Netgear R7800 replacement for 1Gbit

Hello, currently I'm using a R7800 with ACwifidudes 22.02. The router is connected to a Vodafone Station Modem and a 1Gbit contract. Besides one Laptop one smart home gateway and one RPi3 (Smart Home Server+storage), all other devices are connected via WiFi.

Since a couple of month the whole setup is far away from stable, e.g. wifi disconnects . And to be honest, I didn't know what causes the issues. As the modem was already replaced, I could be the R7800.

Therefore I'm looking for a replacement. Also I have the feeling that the R7800 is not the perfect fit for 1Gbit?

While doing research, I learned that I should focus on component based network. Does that mean modem, router, wifi AP and LAN switch seperately? Or any other combinations? Especially as I also have the Vodafone Station, which I use as modem only.

I saw that for 1Gbit I need to use a x86 device, correct? What would be a less expensive possible available in EU/Germany? Or can I use my RPi3?
Since I'm not a super tech guy, it should be fairly easy to configure. Can I also get my smart home server on the device and replace the RPi3?

Is the R7800 a sufficient device to be used as wifi AP? If yes, with stock or Openwrt FW?

What would be necessary as a LAN switch? Knowing that I don't push constantly high volumes through it.

Best regards

Netgear WAX206

At those speeds, I would seriously consider x86_64 (either keeping the r7800 as AP or getting a nice 802.11ax based one to replace it).

RPi3??? It doesn't even have gigabit ethernet......physically already not fitting this 1G routing task.

Use R7800 as AP is OK, maybe get NanoPi R4S as main router (not sure how much in your country)
And the Netgear WAX206 for sure can route 1G (I tested with WiFi, I got ~1.3Gbps)

Hey, thanks for all the answers. So I understood that replacing the R7800 would make sense, even if it is still working fine?

I also found, that replacing options would be WAX206 or DL-WRX36.

However, both are not "really" available in Germany. But I'll be in the US in a couple of weeks and could buy one there. Which one would be the option to get?

Mediatek ARM devices currently get more open source support than Qualcomm devices from what I see.

I would prefer MT7622 with MT7915 Mediatek AX devices like Netgear WAX206, Linksys E8450 or Belkin RT3200.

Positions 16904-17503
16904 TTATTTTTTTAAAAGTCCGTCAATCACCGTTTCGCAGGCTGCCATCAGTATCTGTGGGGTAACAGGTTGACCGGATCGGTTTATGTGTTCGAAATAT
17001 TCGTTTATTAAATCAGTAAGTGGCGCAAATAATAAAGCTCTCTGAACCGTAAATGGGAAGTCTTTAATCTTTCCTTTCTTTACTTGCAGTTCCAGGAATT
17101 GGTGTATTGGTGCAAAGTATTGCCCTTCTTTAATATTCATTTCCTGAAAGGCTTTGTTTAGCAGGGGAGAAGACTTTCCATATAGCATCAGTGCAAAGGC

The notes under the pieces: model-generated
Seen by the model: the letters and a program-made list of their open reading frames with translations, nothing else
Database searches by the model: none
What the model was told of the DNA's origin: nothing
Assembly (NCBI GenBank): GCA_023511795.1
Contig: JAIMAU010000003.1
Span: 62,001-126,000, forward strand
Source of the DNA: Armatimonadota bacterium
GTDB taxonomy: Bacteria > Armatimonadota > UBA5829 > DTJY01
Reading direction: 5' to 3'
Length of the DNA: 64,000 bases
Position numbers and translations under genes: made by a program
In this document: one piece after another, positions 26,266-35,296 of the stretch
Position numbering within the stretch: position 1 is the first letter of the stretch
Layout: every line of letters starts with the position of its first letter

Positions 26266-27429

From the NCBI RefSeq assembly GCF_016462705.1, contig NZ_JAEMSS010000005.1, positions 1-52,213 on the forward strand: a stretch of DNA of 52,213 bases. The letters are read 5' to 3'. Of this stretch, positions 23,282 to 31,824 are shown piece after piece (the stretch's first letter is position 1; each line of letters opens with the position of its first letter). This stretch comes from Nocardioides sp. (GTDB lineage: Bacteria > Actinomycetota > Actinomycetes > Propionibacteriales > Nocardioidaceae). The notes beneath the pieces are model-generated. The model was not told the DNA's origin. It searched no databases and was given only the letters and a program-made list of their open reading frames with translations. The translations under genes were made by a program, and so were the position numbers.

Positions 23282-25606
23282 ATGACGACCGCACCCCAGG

The next generation of Mediatek MT7986 and MT7981 devices are already getting support. Asus TUF AX4200 for example, or Zyxel EX5601-T0:;a=commit;h=1c05388ab04c934ec240e8362321908f91381a90

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Hmm. The Asus TUF AX4200 is available for 120€ in GER, while the WAX206 and DL-WRX36 cost about 80USD + EU Power plug. Furthermore I understand that the AX4200 is not fully supported by OpenWRT yet and flashing is not straight forward as serial console is required. Would you still go for the next generation of Mediatek?

I read the linked thread and noticed, that it was closed. Which brought me to the question, if it is a bit outdated and the new "all-in-one" router generation is sufficient for home usage? What would be use cases for x86_64 and what for like WAX206?

I'm not sure if x86 would give me benefits. I know that @frollic found this one for 150€ which seems to be a good deal. But in addition I would also need a LAN switch as well as Wifi AP. The question is, if this setup would be better for me compared to one of the devices mentioned above?

I'd definately go for the x86 for 1gbit, and repurpose the R7800 as AP, even though the wifi will probably max out at around 600mbit.

Gigabit switches are cheap, an used 16 ports is what ? 30€ on ebay ?

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Thanks for the quick reply. May I ask you for the reasons? x86 would require three seperate devices incl. power supplies, more costs and probably also more effort in configuration. Furthermore, I would also need to keep all devices up to date. For me it feels like an overkill looking at my needs, but I'm not sure about that? That's why I asked for the different use cases. Just flashing a e.g. WAX206 to OpenWrt and configuring it the same as my R7800 sound much more straightforward?

not really, it runs as any other (wired only) openwrt router.

neither do we, you haven't really told us anything about your requirements, except 1gbit routing and you might need more LAN ports ?

if you run the R7800 as AP, you've solved the switch issue, if you only need 4 ports.

grab and add a (single/dual/quad port) pcie NIC + riser, and you're set.
check out

Sorry about that. My usage:
-R7800 wifi covers all required rooms
-Typical remote office work, e.g. video calls, email with max. two devices in parallel. Usually via Wifi. Sometimes one device via LAN
-Movie/TV streaming 4k/UHD (e.g. netflix) with usually only one device (max. two in parallel) via wifi
-One HDD connected to router via USB for easy backup and data sharing. No complex NAS in use. Data is exchanged via wifi and LAN
-One RPi3 (Smart Home Server) connected via LAN. As mainly sensors are used, not much data volumes used.